Here are some words I wrote almost 10 years ago. It was at this time that we felt the need to start talking in Dublin about the direction we were beginning to move in.
“An old teacher in the seminary told us there is no holiday in the spiritual life! Well that’s as maybe but holidays from the parish certainly feel great. To have time for travel, family and friends is a welcome experience. But in fairness to our teacher he had a point, even on holidays I can’t resist visiting churches, attending mass and looking at the way parishes in other countries work. In my brother’s parish in Fareham, South East of England, there is just one Sunday mass at their local church and I was pleasantly surprised to find the 9.00 am congregation almost filled the church. The liturgy was good, the priest was from Africa and the age profile was the elderly and some families with young children. In France last Sunday the mass was in a neighbouring village at 10.30 am ( the priest had said a 9.00 am mass some miles away). Again there was a great atmosphere as people were arriving from 10.15, kissing each other on both cheeks! There was a good-sized congregation, music and a 20 minute homily! Again the profile of the people who gathered was very similar, older folks and some families. Interestingly in the notices the priest mentioned 3 upcoming weddings, yet there was no one of that age group present in the church. In this cluster of parishes the priest told me there are 24 steeples, with three priests, all elderly assisted by some sisters and parish workers. This parish, like so many in France, he told me went into decline after the 1914-18 war. He showed me a plaque on the wall, 24 young men from the village perished, many more were wounded and the rural communities never really recovered. Our Irish experience, I told him, also had a huge loss of young people from the countryside but through emigration rather than war. The church in England and France continues to pray, worship and evangelise. It works out of meagre resources but with a lot of pride in the gospel message and a faith in God’s promise to be with us always in Christ. They are past talking about the problems of diminishing numbers of priests and people. They are simply getting on with what they can do and try to do their very best. I am sure there is a lot we can learn from them. And yes it is great to be back home too.”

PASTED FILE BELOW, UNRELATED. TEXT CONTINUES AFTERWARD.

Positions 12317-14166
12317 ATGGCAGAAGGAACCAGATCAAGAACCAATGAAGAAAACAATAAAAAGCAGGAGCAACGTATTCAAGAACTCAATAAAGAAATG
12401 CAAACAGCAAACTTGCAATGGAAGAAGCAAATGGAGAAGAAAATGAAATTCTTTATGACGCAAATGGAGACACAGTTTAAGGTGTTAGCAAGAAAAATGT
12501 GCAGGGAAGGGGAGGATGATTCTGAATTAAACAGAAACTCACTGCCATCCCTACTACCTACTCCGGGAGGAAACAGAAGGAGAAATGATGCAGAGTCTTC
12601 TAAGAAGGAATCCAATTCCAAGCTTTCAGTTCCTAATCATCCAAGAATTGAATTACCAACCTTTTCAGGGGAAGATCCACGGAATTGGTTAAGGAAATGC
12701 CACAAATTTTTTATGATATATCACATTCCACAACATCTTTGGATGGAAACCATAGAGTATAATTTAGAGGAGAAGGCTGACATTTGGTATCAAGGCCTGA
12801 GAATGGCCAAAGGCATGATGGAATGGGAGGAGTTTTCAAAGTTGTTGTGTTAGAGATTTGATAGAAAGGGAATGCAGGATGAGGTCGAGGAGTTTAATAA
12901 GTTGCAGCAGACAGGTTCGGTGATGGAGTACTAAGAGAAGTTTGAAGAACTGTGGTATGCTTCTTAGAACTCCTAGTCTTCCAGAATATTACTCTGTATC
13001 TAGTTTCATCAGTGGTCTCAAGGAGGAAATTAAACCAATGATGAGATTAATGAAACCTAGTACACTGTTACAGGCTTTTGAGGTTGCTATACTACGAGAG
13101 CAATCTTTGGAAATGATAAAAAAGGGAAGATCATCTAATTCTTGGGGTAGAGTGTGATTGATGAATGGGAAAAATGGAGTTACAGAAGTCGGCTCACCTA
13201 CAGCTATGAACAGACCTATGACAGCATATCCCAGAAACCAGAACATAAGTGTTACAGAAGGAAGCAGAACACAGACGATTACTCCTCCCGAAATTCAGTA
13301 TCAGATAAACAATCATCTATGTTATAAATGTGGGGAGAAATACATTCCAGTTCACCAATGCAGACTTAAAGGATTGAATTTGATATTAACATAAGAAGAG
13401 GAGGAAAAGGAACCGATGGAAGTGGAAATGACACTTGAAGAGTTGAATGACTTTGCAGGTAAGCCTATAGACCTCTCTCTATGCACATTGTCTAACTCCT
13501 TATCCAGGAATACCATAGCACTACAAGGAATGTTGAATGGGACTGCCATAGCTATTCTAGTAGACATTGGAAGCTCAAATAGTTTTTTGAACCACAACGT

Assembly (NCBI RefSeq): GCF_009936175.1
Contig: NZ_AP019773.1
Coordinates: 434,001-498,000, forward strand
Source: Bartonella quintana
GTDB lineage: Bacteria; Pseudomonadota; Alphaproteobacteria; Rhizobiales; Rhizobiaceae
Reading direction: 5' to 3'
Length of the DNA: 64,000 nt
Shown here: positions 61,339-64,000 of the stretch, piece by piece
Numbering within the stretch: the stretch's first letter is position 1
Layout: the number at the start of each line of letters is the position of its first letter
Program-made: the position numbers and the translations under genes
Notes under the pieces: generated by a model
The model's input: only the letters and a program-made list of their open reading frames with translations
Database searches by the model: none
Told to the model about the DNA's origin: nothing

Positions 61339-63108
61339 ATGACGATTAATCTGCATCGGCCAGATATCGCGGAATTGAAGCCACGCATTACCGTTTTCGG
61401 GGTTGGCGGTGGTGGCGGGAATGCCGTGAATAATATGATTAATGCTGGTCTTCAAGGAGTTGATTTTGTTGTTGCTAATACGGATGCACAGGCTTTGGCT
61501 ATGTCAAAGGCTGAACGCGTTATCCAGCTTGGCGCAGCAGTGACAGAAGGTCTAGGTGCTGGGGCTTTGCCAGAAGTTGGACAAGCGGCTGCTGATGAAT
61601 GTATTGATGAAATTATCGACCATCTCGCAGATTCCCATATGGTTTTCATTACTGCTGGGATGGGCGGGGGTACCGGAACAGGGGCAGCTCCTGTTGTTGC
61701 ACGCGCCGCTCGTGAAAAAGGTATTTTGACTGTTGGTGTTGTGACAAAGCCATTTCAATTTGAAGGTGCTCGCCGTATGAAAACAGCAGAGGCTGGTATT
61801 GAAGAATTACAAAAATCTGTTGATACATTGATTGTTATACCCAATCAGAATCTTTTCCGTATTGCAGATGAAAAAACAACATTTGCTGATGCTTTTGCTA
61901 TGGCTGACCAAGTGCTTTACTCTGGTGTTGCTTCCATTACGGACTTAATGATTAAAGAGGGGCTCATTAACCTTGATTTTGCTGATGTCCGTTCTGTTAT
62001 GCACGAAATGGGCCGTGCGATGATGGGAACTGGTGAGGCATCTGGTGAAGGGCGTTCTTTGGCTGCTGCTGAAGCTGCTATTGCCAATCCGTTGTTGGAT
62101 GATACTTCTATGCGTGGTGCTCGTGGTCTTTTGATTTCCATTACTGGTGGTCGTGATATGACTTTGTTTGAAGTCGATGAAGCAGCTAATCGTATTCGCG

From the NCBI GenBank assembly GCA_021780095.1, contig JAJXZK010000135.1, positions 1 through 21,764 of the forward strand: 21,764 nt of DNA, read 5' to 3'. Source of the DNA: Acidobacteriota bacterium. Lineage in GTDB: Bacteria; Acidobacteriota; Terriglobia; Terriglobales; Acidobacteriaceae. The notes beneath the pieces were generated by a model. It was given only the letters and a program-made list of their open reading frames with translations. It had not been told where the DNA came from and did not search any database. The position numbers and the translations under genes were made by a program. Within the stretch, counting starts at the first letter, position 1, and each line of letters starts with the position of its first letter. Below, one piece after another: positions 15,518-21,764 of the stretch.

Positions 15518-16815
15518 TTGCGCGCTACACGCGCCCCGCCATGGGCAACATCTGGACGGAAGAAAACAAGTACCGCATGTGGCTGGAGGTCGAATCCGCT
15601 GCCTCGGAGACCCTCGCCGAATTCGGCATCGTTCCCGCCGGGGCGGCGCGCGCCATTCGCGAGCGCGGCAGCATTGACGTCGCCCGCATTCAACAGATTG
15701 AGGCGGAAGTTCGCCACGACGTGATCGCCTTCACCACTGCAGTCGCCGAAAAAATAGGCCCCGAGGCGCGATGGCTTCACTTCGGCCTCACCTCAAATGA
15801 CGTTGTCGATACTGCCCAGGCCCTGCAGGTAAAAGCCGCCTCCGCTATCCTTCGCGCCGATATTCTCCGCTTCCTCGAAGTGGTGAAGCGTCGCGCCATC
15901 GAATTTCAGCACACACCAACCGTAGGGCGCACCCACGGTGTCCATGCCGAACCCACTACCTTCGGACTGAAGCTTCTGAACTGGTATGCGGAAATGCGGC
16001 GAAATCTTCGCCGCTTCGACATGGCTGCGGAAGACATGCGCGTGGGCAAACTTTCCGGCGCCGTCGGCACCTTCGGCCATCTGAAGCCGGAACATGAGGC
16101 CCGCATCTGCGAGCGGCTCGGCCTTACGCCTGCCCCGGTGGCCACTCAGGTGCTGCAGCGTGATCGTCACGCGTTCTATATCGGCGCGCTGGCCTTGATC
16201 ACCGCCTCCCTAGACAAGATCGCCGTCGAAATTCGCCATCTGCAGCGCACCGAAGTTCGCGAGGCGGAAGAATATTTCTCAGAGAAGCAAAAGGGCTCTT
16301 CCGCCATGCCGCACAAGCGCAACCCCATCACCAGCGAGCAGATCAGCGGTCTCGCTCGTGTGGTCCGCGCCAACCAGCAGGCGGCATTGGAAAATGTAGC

Re-reading them I realise how far we have come, now we look more like France and England did, except we are holding on to many masses for convenience rather than taking the brave step of calling the parish to come and pray as one body. That will no doubt happen soon enough when we have no longer any choice. I hope we can imitate their energy and commitment, even when we are few.